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Canyon de Chelly
Canyon de Chelly Review
Home to Ancestral Puebloans from AD 350 to 1300, the nearly 84,000-acre Canyon de Chelly (pronounced d'shay) is one of the most spectacular natural wonders in the Southwest. On a smaller scale, it rivals the Grand Canyon for beauty. Its main gorges—the 26-mile-long Canyon de Chelly ("canyon in the rock") and the adjoining 35-mile-long Canyon del Muerto ("canyon of the dead")—comprise sheer, heavily eroded sandstone walls that rise to 1,100 feet over dramatic valleys. Ancient pictographs and petroglyphs decorate some of the cliffs, and within the canyon complex there are more than 7,000 archaeological sites. Stone walls rise hundreds of feet above streams, hogans, tilled fields, and sheep-grazing lands.
You can view prehistoric sites near the base of cliffs and perched on high, sheltering ledges, some of which you can access from the park's two main drives along the canyon rims. The dwellings and cultivated fields of the present-day Navajo lie in the flatlands between the cliffs, and those who inhabit the canyon today farm much the way their ancestors did. Most residents leave the canyon in winter but return in early spring to farm.
Canyon de Chelly's South Rim Drive (36 miles round-trip with seven overlooks) starts at the visitor center and ends at Spider Rock Overlook, where cliffs plunge nearly 1,000 feet to the canyon floor. The view here is of two pinnacles, Speaking Rock and Spider Rock. Other highlights on the South Rim Drive are Junction Overlook, where Canyon del Muerto joins Canyon de Chelly; White House Overlook, from which a 2.5-mile round-trip trail leads to the White House Ruin, with remains of nearly 60 rooms and several kivas; and Sliding House Overlook, where you can see dwellings on a narrow, sloped ledge across the canyon. The carved and sometimes narrow trail down the canyon side to White House Ruin is the only access into Canyon de Chelly without a guide—but if you have a fear of heights, this may not be the hike for you.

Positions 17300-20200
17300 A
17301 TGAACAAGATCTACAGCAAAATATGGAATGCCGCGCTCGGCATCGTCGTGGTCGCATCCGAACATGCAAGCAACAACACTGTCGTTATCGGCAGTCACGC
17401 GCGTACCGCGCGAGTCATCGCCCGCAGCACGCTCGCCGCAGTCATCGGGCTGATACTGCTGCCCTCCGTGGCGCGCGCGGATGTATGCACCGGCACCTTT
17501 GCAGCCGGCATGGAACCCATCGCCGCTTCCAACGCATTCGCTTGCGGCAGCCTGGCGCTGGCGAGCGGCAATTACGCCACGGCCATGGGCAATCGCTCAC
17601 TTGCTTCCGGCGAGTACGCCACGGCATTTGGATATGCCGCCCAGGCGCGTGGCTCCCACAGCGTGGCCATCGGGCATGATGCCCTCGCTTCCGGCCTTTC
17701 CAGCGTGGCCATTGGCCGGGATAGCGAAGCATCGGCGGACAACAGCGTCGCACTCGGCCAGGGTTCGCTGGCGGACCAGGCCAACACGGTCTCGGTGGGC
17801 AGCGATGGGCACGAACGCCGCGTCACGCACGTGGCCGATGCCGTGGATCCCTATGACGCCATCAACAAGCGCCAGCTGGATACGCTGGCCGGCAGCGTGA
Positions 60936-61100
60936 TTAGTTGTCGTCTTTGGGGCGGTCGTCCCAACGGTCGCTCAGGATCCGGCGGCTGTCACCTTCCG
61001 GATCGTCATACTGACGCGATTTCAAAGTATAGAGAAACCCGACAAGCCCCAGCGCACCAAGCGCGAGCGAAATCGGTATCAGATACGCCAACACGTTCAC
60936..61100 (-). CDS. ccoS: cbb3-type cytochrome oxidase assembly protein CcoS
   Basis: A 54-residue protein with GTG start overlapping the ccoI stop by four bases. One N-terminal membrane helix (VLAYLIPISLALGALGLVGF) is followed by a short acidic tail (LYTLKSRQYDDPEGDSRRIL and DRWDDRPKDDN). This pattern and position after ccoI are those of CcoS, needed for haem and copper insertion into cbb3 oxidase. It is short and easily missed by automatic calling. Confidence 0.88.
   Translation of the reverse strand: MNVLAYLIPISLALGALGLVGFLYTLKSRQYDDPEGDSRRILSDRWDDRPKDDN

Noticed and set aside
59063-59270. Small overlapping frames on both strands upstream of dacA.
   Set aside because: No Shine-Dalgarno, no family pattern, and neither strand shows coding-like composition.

The only slightly less breathtaking North Rim Drive (34 miles round-trip with four overlooks) of Canyon del Muerto also begins at the visitor center and continues northeast on Indian Highway 64 toward the town of Tsaile. Major stops include Antelope House Overlook, a large site named for the animals painted on an adjacent cliff; Mummy Cave Overlook, where two mummies were found inside a remarkably unspoiled pueblo dwelling; and Massacre Cave Overlook, which marks the spot where an estimated 115 Navajo were killed by the Spanish in 1805. (The rock walls of the cave are still pockmarked by the Spaniards' ricocheting bullets.)
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